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United States Department of Agriculture

Agricultural Research Service

Title: Occurrence of Aflatoxins and Fumonisins in Incaparina from Guatemala

Authors
item Trucksess, Mary - US FDA, WASHINGTON, DC
item Dombrink Kurtzman, Mary Ann
item Tournas, Valerie - US FDA, WASHINGTON, DC
item White, Kevin - US FDA, WASHINGTON, DC

Submitted to: Journal of Food Additives & Contaminants
Publication Type: Peer Reviewed Journal
Publication Acceptance Date: January 15, 2002
Publication Date: N/A

Interpretive Summary: The study was undertaken to evaluate the natural co-occurrence of the mycotoxins, aflatoxins and fumonisins, in Incaparina. Incaparina, a mixture of corn and cottonseed flour, was introduced by the Institute Nutrition of Central America and Panama, INCAP, and has been an established commercial product in Guatemala since 1961. A total of eight samples were collected and examined for aflatoxins, fumonisins and fungal contamination. All samples contained aflatoxins and fumonisins. Aspergillus flavus was the main fungus in U. S. samples. Aflatoxin B1 was detected well in excess of 20 ng/g, the FDA regulatory level for aflatoxin, in all of the U. S. samples. Appropriate regulatory action was recommended for the import of Incaparina.

Technical Abstract: The occurrence of aflatoxins and fumonisins in Incaparina was investigated. Incaparina is a mixture of corn and cottonseed flour with added vitamins, minerals, and a preservative. It has been marketed as a high protein food supplement, particularly for children on protein deficient diets. According to estimates, 80 percent of Guatemalan children in their first year are given Incaparina to provide an adequate diet. The aflatoxin- and fumonisin- producing fungi, Aspergillus flavus and Fusarium verticillioides (synonym F. moniliforme Sheldon), respectively, are commonly found in corn and cottonseed. Because of this, it is possible that one or more of these toxins may be present in Incaparina. Eight samples of Incaparina manufactured in Guatemala were collected. Five were from three different geographical locations in the United States and three were from Guatemala. Seven were examined for fungal contamination, and analyzed for aflatoxins and fumonisins. A. flavus was the predominant fungus in all samples purchased from the U.S. and in one sample purchased from Guatemala. All samples contained aflatoxins, ranging from 3-214 ng/g and <2-32 ng/g for aflatoxin B1 and aflatoxin B2, respectively; one sample contained aflatoxin G1 (7 ng/g). Total aflatoxins present ranged from 3-244 ng/g. All samples contained fumonisins, ranging from 0.2-1.7 ug/g, <0.1-0.6 ug/g, and <0.1-0.2 ug/g for fumonisins B1, fumonisin B2, and fumonisin B3, respectively. Total fumonisins present ranged from 0.2-2.2 ug/g. The identity of aflatoxin B1 was confirmed using both the chemical derivatization method and LC/MS analysis. Appropriate regulatory action was recommended for the import of Incaparina and has been in effect since December 22, 1998.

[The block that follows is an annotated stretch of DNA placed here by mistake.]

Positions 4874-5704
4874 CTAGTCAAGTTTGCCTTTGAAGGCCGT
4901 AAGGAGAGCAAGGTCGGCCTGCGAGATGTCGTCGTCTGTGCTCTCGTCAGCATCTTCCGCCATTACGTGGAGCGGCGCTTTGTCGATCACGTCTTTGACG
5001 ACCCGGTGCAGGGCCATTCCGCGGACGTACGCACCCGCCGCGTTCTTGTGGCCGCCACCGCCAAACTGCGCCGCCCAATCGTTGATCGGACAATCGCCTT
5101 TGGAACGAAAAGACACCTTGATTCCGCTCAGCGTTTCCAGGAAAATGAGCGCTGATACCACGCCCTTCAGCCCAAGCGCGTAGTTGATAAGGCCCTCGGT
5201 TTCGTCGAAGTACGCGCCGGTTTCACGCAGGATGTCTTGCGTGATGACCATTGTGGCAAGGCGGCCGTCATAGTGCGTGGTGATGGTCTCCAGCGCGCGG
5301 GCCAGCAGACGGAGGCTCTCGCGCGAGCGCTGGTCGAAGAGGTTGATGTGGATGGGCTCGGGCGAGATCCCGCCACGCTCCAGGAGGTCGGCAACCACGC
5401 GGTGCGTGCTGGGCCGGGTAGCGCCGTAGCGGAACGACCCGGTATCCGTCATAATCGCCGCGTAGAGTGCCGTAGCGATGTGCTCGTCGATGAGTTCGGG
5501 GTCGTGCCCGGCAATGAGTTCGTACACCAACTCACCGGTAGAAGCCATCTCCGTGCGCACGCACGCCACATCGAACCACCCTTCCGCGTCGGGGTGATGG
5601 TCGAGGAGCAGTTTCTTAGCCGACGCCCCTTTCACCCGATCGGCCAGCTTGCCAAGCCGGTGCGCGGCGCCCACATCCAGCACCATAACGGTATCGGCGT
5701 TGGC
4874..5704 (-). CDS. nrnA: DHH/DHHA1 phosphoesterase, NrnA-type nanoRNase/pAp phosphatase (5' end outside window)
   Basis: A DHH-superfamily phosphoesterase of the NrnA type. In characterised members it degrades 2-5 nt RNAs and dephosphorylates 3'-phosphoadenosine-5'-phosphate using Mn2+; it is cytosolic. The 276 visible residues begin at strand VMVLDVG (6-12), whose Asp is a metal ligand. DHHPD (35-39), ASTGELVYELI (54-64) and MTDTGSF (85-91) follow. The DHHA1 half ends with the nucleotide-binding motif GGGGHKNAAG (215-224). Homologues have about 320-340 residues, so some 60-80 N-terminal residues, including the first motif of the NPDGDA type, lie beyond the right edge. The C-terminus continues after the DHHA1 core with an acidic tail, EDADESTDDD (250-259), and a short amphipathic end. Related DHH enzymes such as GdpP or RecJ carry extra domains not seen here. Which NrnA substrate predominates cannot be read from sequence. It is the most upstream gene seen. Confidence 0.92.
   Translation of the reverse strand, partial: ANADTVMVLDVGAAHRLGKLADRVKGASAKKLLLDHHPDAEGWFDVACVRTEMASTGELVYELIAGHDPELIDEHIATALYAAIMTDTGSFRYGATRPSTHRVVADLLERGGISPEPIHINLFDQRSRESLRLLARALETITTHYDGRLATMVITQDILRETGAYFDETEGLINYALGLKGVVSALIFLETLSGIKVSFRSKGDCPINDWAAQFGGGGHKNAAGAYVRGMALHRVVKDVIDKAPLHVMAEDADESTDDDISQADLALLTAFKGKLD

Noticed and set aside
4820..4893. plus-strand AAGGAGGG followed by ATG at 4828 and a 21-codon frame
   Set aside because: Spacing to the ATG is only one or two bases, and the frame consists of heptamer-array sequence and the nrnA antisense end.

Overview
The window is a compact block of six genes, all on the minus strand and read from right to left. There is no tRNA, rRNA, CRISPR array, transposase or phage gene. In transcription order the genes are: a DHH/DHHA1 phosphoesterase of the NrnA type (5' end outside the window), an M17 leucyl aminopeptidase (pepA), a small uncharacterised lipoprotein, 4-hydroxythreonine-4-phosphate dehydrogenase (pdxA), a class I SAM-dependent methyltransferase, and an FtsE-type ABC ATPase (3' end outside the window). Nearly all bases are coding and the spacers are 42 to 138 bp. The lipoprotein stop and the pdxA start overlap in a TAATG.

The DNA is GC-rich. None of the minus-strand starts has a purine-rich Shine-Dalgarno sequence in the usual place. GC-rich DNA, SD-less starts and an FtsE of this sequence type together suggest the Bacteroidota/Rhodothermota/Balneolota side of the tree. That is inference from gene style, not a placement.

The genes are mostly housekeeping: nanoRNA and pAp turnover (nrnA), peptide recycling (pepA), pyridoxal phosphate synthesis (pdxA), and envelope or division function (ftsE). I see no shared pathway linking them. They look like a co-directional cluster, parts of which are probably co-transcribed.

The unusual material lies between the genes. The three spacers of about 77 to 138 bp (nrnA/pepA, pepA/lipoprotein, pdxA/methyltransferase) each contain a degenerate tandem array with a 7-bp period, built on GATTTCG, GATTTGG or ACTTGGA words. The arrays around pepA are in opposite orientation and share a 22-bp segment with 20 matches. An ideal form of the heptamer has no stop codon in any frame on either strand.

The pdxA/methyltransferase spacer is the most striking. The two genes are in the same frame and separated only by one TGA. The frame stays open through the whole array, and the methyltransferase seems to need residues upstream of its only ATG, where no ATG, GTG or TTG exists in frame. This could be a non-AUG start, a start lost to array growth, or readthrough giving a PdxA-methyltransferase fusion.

Last Modified: 11/27/2014
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